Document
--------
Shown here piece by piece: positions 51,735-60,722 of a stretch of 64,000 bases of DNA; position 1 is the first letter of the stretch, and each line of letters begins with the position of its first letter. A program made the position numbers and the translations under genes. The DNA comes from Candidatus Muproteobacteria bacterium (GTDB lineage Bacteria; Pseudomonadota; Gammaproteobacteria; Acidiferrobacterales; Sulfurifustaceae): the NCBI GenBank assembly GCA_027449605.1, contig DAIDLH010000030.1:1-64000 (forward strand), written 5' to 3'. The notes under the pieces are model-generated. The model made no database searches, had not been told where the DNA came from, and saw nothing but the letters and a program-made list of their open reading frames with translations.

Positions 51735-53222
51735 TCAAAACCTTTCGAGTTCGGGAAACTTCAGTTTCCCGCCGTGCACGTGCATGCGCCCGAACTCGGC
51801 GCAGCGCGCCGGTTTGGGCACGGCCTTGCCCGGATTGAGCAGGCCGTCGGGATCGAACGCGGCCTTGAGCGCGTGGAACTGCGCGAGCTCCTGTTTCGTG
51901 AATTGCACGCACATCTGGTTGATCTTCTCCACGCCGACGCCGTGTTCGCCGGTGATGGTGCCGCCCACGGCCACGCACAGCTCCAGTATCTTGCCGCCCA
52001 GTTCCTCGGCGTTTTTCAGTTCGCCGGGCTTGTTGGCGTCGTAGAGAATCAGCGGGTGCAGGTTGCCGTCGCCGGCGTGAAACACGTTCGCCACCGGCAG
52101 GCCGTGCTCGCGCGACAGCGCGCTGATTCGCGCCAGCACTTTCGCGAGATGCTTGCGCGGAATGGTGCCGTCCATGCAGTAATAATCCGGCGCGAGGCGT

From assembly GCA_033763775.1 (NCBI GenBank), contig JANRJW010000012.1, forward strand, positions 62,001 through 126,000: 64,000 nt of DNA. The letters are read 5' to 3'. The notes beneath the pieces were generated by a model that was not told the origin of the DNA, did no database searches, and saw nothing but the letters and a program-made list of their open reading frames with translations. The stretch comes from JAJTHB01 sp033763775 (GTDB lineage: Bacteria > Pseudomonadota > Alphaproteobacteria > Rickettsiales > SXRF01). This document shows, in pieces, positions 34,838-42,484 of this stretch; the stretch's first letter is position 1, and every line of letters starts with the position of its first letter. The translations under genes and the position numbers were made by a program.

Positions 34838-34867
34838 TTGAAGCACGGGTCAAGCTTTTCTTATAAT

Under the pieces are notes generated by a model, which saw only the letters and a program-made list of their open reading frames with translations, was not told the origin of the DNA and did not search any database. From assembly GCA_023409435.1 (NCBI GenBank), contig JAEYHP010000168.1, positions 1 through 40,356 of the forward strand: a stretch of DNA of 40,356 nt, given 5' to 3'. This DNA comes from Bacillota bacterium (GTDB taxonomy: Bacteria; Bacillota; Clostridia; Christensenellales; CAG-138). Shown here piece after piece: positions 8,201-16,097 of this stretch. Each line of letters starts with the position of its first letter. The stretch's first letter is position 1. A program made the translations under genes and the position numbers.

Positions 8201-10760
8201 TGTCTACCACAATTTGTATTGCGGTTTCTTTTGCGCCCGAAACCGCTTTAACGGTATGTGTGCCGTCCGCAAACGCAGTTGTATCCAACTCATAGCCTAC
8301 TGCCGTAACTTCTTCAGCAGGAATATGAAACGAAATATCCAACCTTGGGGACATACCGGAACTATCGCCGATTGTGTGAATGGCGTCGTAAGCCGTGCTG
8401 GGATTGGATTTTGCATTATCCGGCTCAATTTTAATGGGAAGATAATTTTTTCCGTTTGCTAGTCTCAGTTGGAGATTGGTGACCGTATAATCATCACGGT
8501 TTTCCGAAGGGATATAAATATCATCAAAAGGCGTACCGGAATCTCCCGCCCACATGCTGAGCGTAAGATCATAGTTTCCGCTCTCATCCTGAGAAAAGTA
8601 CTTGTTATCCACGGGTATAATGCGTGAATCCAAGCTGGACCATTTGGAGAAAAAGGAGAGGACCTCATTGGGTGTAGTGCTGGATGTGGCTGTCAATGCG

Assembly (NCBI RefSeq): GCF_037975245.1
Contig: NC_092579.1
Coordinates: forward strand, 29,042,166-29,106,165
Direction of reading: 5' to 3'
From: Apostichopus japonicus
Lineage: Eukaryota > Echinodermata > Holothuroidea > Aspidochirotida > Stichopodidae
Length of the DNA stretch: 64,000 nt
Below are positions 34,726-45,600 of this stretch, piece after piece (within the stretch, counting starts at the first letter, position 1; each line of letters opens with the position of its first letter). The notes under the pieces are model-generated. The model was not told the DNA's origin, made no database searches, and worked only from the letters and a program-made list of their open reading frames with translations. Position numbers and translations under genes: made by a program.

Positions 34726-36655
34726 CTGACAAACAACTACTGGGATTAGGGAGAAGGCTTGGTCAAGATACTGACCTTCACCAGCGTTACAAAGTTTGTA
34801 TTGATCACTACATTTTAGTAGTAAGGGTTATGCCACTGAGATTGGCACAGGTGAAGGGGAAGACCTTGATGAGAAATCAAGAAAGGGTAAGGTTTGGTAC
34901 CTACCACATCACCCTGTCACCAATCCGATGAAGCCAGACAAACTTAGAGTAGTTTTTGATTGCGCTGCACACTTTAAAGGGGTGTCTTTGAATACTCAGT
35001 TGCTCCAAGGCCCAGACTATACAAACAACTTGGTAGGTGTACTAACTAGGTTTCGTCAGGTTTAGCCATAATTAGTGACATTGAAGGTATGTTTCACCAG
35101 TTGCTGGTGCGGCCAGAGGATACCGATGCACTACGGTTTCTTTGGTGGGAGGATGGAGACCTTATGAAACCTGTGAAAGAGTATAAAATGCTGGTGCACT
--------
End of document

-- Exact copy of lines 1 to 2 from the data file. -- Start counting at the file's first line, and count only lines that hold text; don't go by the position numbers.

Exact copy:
Shown here piece by piece: positions 51,735-60,722 of a stretch of 64,000 bases of DNA; position 1 is the first letter of the stretch, and each line of letters begins with the position of its first letter. A program made the position numbers and the translations under genes. The DNA comes from Candidatus Muproteobacteria bacterium (GTDB lineage Bacteria; Pseudomonadota; Gammaproteobacteria; Acidiferrobacterales; Sulfurifustaceae): the NCBI GenBank assembly GCA_027449605.1, contig DAIDLH010000030.1:1-64000 (forward strand), written 5' to 3'. The notes under the pieces are model-generated. The model made no database searches, had not been told where the DNA came from, and saw nothing but the letters and a program-made list of their open reading frames with translations.

Positions 51735-53222